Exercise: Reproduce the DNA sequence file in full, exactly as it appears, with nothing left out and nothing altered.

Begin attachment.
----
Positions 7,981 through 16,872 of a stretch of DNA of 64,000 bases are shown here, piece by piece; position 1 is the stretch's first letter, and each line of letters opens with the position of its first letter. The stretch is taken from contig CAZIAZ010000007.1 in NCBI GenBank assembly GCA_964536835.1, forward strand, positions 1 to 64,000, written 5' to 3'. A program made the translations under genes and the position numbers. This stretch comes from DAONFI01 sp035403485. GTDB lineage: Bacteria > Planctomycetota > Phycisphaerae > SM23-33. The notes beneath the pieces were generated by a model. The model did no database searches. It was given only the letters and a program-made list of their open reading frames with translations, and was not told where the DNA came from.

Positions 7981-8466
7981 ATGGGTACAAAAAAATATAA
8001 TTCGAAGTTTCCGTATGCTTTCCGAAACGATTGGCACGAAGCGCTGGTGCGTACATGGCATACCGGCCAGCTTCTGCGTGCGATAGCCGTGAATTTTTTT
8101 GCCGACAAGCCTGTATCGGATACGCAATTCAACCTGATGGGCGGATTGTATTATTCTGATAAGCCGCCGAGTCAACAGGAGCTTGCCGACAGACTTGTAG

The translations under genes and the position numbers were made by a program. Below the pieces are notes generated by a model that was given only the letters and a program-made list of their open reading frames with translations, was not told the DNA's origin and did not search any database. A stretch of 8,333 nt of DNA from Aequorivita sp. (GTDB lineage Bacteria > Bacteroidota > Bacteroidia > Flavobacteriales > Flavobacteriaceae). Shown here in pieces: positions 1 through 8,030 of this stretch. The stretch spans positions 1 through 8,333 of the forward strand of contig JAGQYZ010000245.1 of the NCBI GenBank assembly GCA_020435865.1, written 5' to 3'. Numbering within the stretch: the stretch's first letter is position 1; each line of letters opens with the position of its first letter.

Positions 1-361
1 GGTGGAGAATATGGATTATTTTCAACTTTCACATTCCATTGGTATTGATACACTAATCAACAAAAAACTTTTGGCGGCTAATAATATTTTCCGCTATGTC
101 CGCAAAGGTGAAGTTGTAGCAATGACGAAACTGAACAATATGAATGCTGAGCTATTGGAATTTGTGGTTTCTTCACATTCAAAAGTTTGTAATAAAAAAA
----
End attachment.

Positions 7,981 through 16,872 of a stretch of DNA of 64,000 bases are shown here, piece by piece; position 1 is the stretch's first letter, and each line of letters opens with the position of its first letter. The stretch is taken from contig CAZIAZ010000007.1 in NCBI GenBank assembly GCA_964536835.1, forward strand, positions 1 to 64,000, written 5' to 3'. A program made the translations under genes and the position numbers. This stretch comes from DAONFI01 sp035403485. GTDB lineage: Bacteria > Planctomycetota > Phycisphaerae > SM23-33. The notes beneath the pieces were generated by a model. The model did no database searches. It was given only the letters and a program-made list of their open reading frames with translations, and was not told where the DNA came from.

Positions 7981-8466
7981 ATGGGTACAAAAAAATATAA
8001 TTCGAAGTTTCCGTATGCTTTCCGAAACGATTGGCACGAAGCGCTGGTGCGTACATGGCATACCGGCCAGCTTCTGCGTGCGATAGCCGTGAATTTTTTT
8101 GCCGACAAGCCTGTATCGGATACGCAATTCAACCTGATGGGCGGATTGTATTATTCTGATAAGCCGCCGAGTCAACAGGAGCTTGCCGACAGACTTGTAG

The translations under genes and the position numbers were made by a program. Below the pieces are notes generated by a model that was given only the letters and a program-made list of their open reading frames with translations, was not told the DNA's origin and did not search any database. A stretch of 8,333 nt of DNA from Aequorivita sp. (GTDB lineage Bacteria > Bacteroidota > Bacteroidia > Flavobacteriales > Flavobacteriaceae). Shown here in pieces: positions 1 through 8,030 of this stretch. The stretch spans positions 1 through 8,333 of the forward strand of contig JAGQYZ010000245.1 of the NCBI GenBank assembly GCA_020435865.1, written 5' to 3'. Numbering within the stretch: the stretch's first letter is position 1; each line of letters opens with the position of its first letter.

Positions 1-361
1 GGTGGAGAATATGGATTATTTTCAACTTTCACATTCCATTGGTATTGATACACTAATCAACAAAAAACTTTTGGCGGCTAATAATATTTTCCGCTATGTC
101 CGCAAAGGTGAAGTTGTAGCAATGACGAAACTGAACAATATGAATGCTGAGCTATTGGAATTTGTGGTTTCTTCACATTCAAAAGTTTGTAATAAAAAAA